Web accessibility refers to the web development practice of creating web contents accessible to all, regardless of abilities, disabilities, or devices and tools used for browsing. Web accessibility has recently become a fundamental legal requirement for many state and governmental websites, bureaus, agencies, schools, academic sites, scientific publications, professionals, and international project portals. At Sikos Web Consulting, we provide the desired level of web accessibility upon request and a basic level of accessibility for every project.
The power of the Web is in its universality. Access by everyone regardless of disability is an essential aspect.
— Tim Berners-Lee, W3C Director and inventor of the World Wide Web
Accessible websites assure accessibility to textual web page contents as well as graphics for blind and visually impaired users using advanced technologies, e.g., screen readers and refreshable Braille displays. This can be obtained by using text labels and descriptors for graphics and tables in the source code on the top of well-structured markup.
However, Web accessibility techniques are not limited to the visually impaired or people with other disabilities. In fact, they also ease mobile access to Web contents and improve overall webpage quality.
More and more countries have introduced legislations addressing the need for websites to be accessible to people with disabilities, or the requirement to be non-discriminative against people with disabilities. Some examples are the Disability Discrimination Act 1992 (Australia), Disability Act, 2005 (Ireland), Disability Discrimination Act 1995 (UK), and Section 508 of the Rehabilitation Act (USA).
Standards And De Facto Standards
WCAG 1.0 and WCAG 2.0
Web Content Accessibility Guidelines (WCAG) are collections of Web accessibility guidelines published by W3C’s Web Accessibility Initiative (WAI).
WCAG 1.0 can be satisfied at three priority levels: Priority Level 1 (requirements that must be satisfied), Priority Level 2 (requirements that should be satisfied), and Priority Level 3 (requirements that may be satisfied). WCAG 2.0 conformance requirements are defined as Level A, Level AA (Double-A), and Level AAA (Triple-A) requirements, respectively.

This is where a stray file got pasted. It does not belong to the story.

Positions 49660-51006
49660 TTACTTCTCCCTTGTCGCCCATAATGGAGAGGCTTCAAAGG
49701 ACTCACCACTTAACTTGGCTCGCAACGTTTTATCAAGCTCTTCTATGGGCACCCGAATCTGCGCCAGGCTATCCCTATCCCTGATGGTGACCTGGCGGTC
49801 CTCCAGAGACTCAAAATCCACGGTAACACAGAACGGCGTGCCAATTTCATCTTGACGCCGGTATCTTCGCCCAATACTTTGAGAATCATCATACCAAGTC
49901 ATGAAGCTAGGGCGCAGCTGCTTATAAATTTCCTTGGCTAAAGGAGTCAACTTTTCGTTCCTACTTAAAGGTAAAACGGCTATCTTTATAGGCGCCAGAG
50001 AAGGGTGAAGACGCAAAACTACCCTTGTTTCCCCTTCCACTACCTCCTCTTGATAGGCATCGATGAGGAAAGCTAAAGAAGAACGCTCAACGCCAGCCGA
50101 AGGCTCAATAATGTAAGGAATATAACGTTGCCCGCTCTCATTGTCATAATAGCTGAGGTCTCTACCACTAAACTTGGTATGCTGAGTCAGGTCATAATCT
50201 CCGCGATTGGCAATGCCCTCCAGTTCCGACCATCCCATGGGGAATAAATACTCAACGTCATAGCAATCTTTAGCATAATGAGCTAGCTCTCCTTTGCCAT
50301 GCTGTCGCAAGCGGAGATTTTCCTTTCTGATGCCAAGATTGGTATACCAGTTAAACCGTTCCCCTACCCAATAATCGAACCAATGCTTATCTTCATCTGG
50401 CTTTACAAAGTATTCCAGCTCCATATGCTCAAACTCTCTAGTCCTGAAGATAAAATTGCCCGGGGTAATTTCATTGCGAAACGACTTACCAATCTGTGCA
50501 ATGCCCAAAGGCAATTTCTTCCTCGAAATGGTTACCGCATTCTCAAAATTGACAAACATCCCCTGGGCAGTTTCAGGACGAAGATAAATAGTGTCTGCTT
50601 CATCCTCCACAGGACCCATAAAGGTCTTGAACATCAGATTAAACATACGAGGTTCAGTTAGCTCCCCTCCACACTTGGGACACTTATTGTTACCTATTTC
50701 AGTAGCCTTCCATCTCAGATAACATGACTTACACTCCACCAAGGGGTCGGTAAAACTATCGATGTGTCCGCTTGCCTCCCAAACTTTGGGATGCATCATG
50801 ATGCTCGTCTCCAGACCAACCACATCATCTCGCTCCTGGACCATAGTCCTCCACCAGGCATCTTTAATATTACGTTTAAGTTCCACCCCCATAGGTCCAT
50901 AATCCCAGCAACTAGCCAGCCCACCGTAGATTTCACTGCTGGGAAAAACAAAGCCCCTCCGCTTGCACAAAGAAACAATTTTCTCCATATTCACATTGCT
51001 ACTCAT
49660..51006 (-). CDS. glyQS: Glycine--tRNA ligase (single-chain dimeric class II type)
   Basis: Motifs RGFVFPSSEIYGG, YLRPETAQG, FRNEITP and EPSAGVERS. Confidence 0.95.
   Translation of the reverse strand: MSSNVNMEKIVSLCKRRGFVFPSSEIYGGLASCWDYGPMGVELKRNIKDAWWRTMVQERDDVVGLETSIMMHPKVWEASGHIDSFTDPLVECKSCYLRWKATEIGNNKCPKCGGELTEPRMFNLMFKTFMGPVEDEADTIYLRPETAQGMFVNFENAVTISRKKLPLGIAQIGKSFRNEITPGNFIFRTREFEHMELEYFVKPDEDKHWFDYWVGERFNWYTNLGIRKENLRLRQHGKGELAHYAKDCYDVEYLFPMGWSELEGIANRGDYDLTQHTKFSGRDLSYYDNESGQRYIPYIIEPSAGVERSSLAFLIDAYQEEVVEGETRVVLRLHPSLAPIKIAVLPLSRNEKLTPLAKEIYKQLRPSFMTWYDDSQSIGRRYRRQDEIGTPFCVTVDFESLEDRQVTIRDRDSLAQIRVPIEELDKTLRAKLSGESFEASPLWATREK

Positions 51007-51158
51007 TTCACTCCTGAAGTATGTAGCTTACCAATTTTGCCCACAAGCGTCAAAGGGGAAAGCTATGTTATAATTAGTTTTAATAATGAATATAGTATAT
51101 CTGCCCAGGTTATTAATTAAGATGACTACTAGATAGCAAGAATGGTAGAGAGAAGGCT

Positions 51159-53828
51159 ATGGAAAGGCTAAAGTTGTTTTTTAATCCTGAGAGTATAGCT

Unlike most markup and notation codes used on the Web, accessibility cannot be validated automatically with a 100% certainty. Although there are some useful tools to generate reports on accessible content, this task requires a qualified, experienced web developer. Checkpoints and success criteria have been published by W3C.
Most web agencies fail to provide accessible code because a prerequisite for web accessibility is standards compliance and proper document structuring, and most developers do not create fully valid markup and semantically meaningful, complete and error-free document structure. Our company specialises in web standardisation and fulfill these requirements by default. Our contents can be used on a variety of devices and platforms, and support advanced software such as screen reader applications to read out load the text presented on your website.
Assistive and Adaptive Technology Advice And Training
Sikos Web Consulting provides professional advice and training on Assistive Technology and Adaptive Technology devices, both hardware and software from electronic magnifiers to screen readers, to Braille devices, to smartphone and Kindle.
Although often used as synonyms, Adaptive Technology is, in fact, a subset of Assistive Technology. Adaptive Technology often refers specifically to electronic and Information Technology access .
- Assistive Technology: “any object or system that increases or maintains the capabilities of people with disabilities”. “Any item, piece of equipment, or product system, whether acquired commercially, modified, or customized, that is used to increase, maintain, or improve functional capabilities of individuals with disabilities .”
- Adaptive Technology: items specifically designed for persons with disabilities that would seldom be used by non-disabled persons
Electronic Magnifiers And Readers
ZoomText magnifier/reader, MAGic magnifier reader, Lightning magnifier, etc.
Screen Readers, Dictation And Text-To-Speech Software
JAWS, NVDA, Window Eyes, SuperNova, etc.
Braille hardware and software
Refreshable Braille Displays, Braille Notetakers, And Tablets
Mobile Phone And GPS Accessibility
-  Assessing for Adaptive Technology Needs. Disability Training Network (DTN), Center on Disability and Development, Texas A&M University. http://dtn.tamu.edu/pdf/pp-assessingAT.ppt. Accessed 08 October 2012.
-  Assistive Technology v. Adaptive Technology. In: Tennessee Science Standards. The McGraw-Hill Companies. http://glencoe.mcgraw-hill.com/sites/dl/free/0078901359/594902/AAT_v4.pdf. Accessed 08 October 2012.